Savvy investors should consider designing and retrofitting homes, apartments, and condos to reflect universal and better living design principles. This will set their projects apart from competitors’ as the country’s population ages and as more learn about the wisdom of such features.
Since universal design (UD) was first mentioned in Design West magazine in 1984, its tenets have become better known. UD, as it’s often called, espouses the belief that good design should be available to meet any challenge. “It wasn’t meant to be just about design narrowly focused on the needs of people with disabilities or to improve living for the elderly and frail,” says Richard Duncan, an early proponent and now Executive Director of the RL Mace Universal Design Institute in Asheville, N.C.
Less than a decade later, federal requirements insisted that some units in apartment buildings constructed with at least four or more units had to include features that would work better for many, especially older residents. Among those features would be accessible public parking spaces, laundry equipment on the ground level so stairs didn’t have to be negotiated, unit interiors with wider doorways and bigger bathrooms for those needing use of a walker or cane.
Within a few more years, when UD had become even better known because of its principles being codified, there was greater understanding that both tangible and intangible products and concepts should be considered. This ranged from the wider doorways and hallways, to entrances without steps, known as no threshold entrances, and more visible and readable graphic designs.
Yet today, many still do not understand or are not aware of the importance of its concepts. They think, “Oh, there’s time…when I get old, a partner or spouse does or an elderly parent does, I’ll retrofit my home or buy one that’s a better fit,” Duncan explains.
But how many—and some who could benefit are young—could live far easier lives if a light switch was set low enough to reach without trying to stand on a stool if they are short. Lives could be easier if at least one countertop in a kitchen was not at the usual standard height, which sometimes is too high for those short or too low for those who are tall, Duncan says. To help spread the word, his Universal Design Institute coined a new phrase, Better Living Design (BLD), so it could start fresh promoting the importance of design that enables better living. “We wanted to by-pass the UD term, which often is misunderstood and can have a negative ‘disabled’ or ‘old-age only’ connotation. For example, some people associated UD with helpful, though custom items such as traditional grab bars, which could be unattractive and associated with hospitals or nursing homes, even though many grab bars and grips have been redesigned to be more attractive,” he says.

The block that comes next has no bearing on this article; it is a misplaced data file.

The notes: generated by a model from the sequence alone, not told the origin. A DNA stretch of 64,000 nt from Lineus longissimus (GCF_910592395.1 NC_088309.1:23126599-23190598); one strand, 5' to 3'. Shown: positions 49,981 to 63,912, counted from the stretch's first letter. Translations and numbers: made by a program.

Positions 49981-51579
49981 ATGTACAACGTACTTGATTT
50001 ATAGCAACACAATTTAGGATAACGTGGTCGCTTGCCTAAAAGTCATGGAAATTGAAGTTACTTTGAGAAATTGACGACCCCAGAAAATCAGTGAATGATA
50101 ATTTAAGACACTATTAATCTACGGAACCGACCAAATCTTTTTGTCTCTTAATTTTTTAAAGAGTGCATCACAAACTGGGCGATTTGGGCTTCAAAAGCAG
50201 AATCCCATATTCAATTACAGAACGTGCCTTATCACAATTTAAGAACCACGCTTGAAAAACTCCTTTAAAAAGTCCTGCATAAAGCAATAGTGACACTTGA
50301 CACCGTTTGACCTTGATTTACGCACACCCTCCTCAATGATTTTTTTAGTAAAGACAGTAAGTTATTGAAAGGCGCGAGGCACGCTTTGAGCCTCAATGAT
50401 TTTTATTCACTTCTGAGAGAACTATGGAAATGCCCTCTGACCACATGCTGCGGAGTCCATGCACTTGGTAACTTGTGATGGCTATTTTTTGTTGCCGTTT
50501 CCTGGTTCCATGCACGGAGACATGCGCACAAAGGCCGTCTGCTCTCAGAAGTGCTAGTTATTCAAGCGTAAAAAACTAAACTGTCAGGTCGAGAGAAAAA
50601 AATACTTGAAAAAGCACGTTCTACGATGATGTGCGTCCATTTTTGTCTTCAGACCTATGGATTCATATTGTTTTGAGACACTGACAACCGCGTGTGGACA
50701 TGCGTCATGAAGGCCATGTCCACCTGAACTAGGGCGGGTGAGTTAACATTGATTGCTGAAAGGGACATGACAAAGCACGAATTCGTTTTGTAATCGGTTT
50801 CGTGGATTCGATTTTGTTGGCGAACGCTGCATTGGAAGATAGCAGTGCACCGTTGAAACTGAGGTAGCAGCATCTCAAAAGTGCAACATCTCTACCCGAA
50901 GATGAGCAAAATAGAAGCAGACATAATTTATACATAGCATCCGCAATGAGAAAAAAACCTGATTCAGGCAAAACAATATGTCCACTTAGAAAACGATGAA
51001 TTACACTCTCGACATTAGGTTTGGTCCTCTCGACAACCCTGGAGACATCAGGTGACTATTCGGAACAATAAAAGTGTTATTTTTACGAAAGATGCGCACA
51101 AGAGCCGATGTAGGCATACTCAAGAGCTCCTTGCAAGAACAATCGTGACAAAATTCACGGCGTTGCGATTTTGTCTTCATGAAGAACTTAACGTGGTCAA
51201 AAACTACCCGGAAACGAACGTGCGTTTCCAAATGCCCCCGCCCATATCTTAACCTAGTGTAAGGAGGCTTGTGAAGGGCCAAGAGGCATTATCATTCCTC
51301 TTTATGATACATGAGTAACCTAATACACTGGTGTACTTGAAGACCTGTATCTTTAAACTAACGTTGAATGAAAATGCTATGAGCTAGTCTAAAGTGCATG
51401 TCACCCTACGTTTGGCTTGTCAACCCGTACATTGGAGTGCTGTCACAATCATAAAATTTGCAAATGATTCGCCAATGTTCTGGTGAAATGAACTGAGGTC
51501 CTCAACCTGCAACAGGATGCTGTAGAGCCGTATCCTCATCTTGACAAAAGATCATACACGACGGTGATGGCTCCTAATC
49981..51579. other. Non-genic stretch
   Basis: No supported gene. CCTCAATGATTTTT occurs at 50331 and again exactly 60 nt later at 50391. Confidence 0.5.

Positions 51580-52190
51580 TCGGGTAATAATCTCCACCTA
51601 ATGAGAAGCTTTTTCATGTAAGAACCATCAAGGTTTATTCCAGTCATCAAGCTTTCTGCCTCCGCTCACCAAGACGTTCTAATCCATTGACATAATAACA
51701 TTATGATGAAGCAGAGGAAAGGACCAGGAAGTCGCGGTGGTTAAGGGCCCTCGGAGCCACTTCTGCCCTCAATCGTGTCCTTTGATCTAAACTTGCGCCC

For investors who buy houses to flip or rent, the niche of a UD or BLD home has the upside of a far bigger audience as time goes on and the country’s older population keeps growing. Many in that cohort are reassessing their current living quarters and asking themselves: Can I remain here safely and age in place? Can I accommodate myself, an aging partner or spouse or an elderly parent if need be? Can I be comfortable even before I reach senior status if I have worn knees or an aching back since the stairs in my home keep getting tougher to climb daily?
The good news is that the price differential to make many of the changes is modest, from 0 to 5 percent higher than for traditional homes, Duncan estimates. Obviously, building a home and including such features from the beginning is easier and less costly than retrofitting and remodeling a home. But in either case, having the right designs in place and the right products can become an important marketing and sales tool to differentiate a UD or BLD home from one that’s not.
Eventually, Duncan thinks, there will be a BLD approval process for homes that fulfills a certain number of checks or points like LEED certification and other sustainable or green programs do. (EDITOR’S NOTE: Leadership in Energy and Environmental Design [LEED] is a rating system devised by the United States Green Building Council [USGBC] to evaluate the environmental performance of a building and encourage market transformation towards sustainable design.) What are some essentials that are most key when building or retrofitting a home, apartment or condo to attract the desired audience of buyers and renters? The following ten represent a very good start, Duncan says.
1. Construct an easy-to-access entry. It doesn’t have to be at the front since so many don’t enter their home that way all the time. It can be through an attached garage. However, there should be some way to avoid climbing entry steps, possibly by grading the site with a gentle slope. In most cases, a ramp is not ideal since it usually looks like it was tacked on and is often unattractive, Duncan says.